Friday, January 31, 2014

Enticing Judges & Readers

Along with wondering whom I write for (see previous post), I am trying to find ways to entice judges and readers. The pressure is on with the Amazon Breakthrough Novel Award (ABNA) deadline in sixteen days. I have been filling all my moments with writing a pitch, super polishing my first 5000 words and editing and re-editing my entire novel.

I am still new to the writing world and waiting for one of my books to be a huge success. I would settle for a little success. I love to write and I am not afraid to say that I want people to enjoy my story. I would love for the to fall in love with my characters. I welcome emails begging me for my autograph. Okay, I know that went too far.

I have been researching author's advice to inspire me. Here are some that appealed to me.

“I’m always pretending that I’m sitting across from somebody. I’m telling them a story, and I don’t want them to get up until it’s finished.” -James Patterson

Heck, yeah. That is great advice. Picture someone who you want to keep their attention. I read a review of my book Trail Swap and the reader said that they could not put the book down. That is such a compliment especially when it does not involve glue or anti-gravity.

"Use the time of a total stranger in such a way that he or she will not feel the time was wasted." -Kurt Vonnegut
I hate reading books and having to force myself to keep reading. That usually only happens if I am beta reading or it is a nonfiction book that I need information.

“If I waited for perfection, I would never write a word.” — Margaret Atwood
That takes some pressure off. It is easy for Atwood to say, her books are pretty amazing.

“What really knocks me out is a book that, when you're all done reading it, you wish the author that wrote it was a terrific friend of yours and you could call him up on the phone whenever you felt like it. That doesn't happen much, though.” - J.D Salinger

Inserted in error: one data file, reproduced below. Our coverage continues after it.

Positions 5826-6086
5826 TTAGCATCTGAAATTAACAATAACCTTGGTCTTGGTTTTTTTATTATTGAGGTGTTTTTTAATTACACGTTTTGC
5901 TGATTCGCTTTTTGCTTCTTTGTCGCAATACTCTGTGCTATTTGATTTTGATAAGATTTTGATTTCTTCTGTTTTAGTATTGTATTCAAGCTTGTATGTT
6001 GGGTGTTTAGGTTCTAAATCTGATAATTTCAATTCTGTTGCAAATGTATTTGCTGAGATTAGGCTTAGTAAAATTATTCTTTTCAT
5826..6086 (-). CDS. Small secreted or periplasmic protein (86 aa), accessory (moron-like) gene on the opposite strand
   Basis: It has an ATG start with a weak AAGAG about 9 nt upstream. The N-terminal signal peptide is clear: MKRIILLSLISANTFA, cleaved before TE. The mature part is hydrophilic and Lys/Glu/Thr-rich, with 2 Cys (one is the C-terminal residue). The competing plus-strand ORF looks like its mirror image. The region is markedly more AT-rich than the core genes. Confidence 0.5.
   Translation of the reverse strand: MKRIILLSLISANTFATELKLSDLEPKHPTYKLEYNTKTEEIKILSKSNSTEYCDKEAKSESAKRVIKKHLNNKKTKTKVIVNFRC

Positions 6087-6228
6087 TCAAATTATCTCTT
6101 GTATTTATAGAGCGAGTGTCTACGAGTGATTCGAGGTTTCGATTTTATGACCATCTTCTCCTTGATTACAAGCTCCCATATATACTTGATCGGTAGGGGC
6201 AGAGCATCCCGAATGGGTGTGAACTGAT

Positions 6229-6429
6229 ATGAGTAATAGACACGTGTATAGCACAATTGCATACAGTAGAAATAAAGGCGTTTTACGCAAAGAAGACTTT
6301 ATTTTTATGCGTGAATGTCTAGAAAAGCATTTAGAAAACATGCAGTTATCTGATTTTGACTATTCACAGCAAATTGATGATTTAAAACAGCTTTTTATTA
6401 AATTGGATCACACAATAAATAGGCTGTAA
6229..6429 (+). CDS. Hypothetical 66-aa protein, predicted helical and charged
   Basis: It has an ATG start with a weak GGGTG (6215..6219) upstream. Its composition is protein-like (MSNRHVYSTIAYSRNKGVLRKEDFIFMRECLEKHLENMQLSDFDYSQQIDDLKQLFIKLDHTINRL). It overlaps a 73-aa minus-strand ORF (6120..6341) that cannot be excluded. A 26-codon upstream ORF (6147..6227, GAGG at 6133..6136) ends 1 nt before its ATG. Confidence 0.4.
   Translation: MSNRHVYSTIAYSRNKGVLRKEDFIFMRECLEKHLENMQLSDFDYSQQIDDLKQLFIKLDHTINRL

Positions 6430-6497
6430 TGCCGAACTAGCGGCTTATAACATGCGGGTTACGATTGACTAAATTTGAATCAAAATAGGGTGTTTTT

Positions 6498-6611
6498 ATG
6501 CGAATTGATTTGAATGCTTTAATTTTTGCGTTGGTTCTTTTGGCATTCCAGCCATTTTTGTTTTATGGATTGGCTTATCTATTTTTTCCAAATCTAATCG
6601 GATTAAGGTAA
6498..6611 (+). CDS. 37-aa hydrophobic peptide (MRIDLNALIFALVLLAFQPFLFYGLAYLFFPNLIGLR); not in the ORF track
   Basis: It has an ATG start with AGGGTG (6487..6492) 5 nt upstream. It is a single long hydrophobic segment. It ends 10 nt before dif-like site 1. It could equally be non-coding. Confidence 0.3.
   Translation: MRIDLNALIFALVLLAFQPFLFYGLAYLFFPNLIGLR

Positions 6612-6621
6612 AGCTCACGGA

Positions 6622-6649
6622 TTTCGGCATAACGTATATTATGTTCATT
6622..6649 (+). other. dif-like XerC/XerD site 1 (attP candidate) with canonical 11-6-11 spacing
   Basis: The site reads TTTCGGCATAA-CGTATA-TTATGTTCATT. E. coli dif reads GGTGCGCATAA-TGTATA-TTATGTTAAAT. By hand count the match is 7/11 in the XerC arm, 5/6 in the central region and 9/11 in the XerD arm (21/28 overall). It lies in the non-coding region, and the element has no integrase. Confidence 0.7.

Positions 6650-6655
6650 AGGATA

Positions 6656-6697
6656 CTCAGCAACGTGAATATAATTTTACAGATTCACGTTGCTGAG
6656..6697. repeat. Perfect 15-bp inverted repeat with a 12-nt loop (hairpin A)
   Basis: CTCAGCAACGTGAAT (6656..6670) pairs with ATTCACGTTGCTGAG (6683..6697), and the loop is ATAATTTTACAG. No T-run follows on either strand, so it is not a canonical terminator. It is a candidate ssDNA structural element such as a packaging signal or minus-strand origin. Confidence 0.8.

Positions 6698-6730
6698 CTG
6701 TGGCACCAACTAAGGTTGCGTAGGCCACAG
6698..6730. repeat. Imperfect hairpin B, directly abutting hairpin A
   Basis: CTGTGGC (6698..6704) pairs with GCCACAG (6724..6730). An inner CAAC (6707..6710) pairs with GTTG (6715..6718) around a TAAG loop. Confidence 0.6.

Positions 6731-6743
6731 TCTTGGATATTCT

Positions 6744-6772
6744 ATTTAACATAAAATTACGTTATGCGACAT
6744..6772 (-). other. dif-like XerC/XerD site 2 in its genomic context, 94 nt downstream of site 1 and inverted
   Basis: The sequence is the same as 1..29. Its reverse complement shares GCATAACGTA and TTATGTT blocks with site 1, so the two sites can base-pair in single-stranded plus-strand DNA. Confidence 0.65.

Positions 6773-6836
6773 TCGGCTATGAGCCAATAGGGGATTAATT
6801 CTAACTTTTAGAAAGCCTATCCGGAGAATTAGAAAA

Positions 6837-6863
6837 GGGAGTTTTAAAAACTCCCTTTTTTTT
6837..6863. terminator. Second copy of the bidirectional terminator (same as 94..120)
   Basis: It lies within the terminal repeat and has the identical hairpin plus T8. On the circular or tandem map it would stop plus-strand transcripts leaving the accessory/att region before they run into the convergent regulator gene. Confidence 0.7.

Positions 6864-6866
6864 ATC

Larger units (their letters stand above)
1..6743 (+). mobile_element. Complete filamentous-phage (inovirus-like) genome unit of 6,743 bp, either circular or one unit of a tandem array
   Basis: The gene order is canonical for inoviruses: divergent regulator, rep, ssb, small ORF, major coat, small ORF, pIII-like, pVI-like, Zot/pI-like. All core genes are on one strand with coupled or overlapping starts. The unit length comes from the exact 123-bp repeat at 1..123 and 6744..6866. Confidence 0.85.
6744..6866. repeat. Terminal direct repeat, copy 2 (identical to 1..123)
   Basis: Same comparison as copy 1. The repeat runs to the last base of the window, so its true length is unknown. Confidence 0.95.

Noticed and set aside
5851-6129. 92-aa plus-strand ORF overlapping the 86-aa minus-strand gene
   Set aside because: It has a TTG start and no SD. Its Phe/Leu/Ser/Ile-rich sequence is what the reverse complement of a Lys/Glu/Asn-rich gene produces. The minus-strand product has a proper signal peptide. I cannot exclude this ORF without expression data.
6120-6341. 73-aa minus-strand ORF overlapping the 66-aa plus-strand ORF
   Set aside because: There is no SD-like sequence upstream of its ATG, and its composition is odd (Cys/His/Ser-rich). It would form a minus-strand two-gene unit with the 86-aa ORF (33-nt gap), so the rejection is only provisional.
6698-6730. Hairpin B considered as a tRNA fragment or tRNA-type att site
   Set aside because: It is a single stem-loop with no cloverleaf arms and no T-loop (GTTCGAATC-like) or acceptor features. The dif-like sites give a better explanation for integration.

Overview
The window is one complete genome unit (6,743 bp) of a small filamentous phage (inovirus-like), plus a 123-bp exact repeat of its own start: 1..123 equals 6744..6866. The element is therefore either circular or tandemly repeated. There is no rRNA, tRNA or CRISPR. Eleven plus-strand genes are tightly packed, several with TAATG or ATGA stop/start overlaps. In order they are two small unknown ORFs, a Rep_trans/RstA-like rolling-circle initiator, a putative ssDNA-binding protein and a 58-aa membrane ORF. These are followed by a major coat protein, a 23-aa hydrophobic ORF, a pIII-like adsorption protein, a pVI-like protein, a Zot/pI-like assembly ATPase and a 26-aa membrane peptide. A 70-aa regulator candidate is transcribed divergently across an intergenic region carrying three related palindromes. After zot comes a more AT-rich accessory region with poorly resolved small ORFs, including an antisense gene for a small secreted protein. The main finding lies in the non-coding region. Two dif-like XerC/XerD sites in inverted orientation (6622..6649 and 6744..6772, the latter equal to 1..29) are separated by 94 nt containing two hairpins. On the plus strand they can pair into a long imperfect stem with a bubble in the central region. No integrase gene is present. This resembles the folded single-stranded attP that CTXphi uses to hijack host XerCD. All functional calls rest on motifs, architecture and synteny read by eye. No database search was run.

I have felt this on multiple occasions and started stalking the author. (By stalking I mean reading other books and reading their blog. I have yet to sit outside their house. That might only be because they don't live nearby.)
“When I write, I feel like an armless, legless man with a crayon in his mouth.” - Kurt Vonnegut 
This coming from Vonnegut is very validating. It is hard to believe that such a story magician had such a feeling while writing.

What are your favorite quotes about writing?

Who do you write for? Kurt Vonnegut

Yesterday while driving to working I was listening to Kurt Vonnegut's audiobook Bagombo Snuff Box, Uncollected Short Fiction. (If you don't know who Vonnegut is *gasp* go  Here to Wikipedia. Then go read one of his books. For whatever reason, Hocus Pocus is my favorite.) As I was saying, in the introduction of Bagombo Snuff Box Vonnegut discusses eight rules for writing short stories. *(You can read all eight here.) I am going to focus on one of his rules.

I would write for Cali if she could read.
Write to please just one person. If you open a window and make love to the world, so to speak, your story will get pneumonia.

Those two sentences remind me of why I love Vonnegut so much. Vonnegut talks/writes about how there was a psychologist who claimed to work with many writers. This psychologist stated that writer tend to write for one person. Vonnegut states that when he writes, he writes for his sister Alice. He took anything Alice would not like out of the story.